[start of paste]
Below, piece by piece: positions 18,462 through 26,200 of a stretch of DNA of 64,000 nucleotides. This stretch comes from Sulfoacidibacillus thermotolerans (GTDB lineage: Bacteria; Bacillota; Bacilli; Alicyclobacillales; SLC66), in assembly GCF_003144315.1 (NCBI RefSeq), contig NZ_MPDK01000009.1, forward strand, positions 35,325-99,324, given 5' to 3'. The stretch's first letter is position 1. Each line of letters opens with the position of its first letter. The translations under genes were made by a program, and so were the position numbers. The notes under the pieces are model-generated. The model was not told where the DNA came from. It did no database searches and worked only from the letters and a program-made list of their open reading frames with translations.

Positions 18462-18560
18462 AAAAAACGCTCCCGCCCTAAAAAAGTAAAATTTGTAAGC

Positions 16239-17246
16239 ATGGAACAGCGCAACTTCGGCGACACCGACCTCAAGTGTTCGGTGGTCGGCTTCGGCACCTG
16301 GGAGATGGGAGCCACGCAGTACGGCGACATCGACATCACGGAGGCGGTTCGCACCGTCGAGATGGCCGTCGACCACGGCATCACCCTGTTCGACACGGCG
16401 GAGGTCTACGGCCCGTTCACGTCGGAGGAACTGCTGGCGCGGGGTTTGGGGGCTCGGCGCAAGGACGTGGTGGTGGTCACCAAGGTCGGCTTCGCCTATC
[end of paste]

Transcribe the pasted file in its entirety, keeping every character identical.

Below, piece by piece: positions 18,462 through 26,200 of a stretch of DNA of 64,000 nucleotides. This stretch comes from Sulfoacidibacillus thermotolerans (GTDB lineage: Bacteria; Bacillota; Bacilli; Alicyclobacillales; SLC66), in assembly GCF_003144315.1 (NCBI RefSeq), contig NZ_MPDK01000009.1, forward strand, positions 35,325-99,324, given 5' to 3'. The stretch's first letter is position 1. Each line of letters opens with the position of its first letter. The translations under genes were made by a program, and so were the position numbers. The notes under the pieces are model-generated. The model was not told where the DNA came from. It did no database searches and worked only from the letters and a program-made list of their open reading frames with translations.

Positions 18462-18560
18462 AAAAAACGCTCCCGCCCTAAAAAAGTAAAATTTGTAAGC

Positions 16239-17246
16239 ATGGAACAGCGCAACTTCGGCGACACCGACCTCAAGTGTTCGGTGGTCGGCTTCGGCACCTG
16301 GGAGATGGGAGCCACGCAGTACGGCGACATCGACATCACGGAGGCGGTTCGCACCGTCGAGATGGCCGTCGACCACGGCATCACCCTGTTCGACACGGCG
16401 GAGGTCTACGGCCCGTTCACGTCGGAGGAACTGCTGGCGCGGGGTTTGGGGGCTCGGCGCAAGGACGTGGTGGTGGTCACCAAGGTCGGCTTCGCCTATC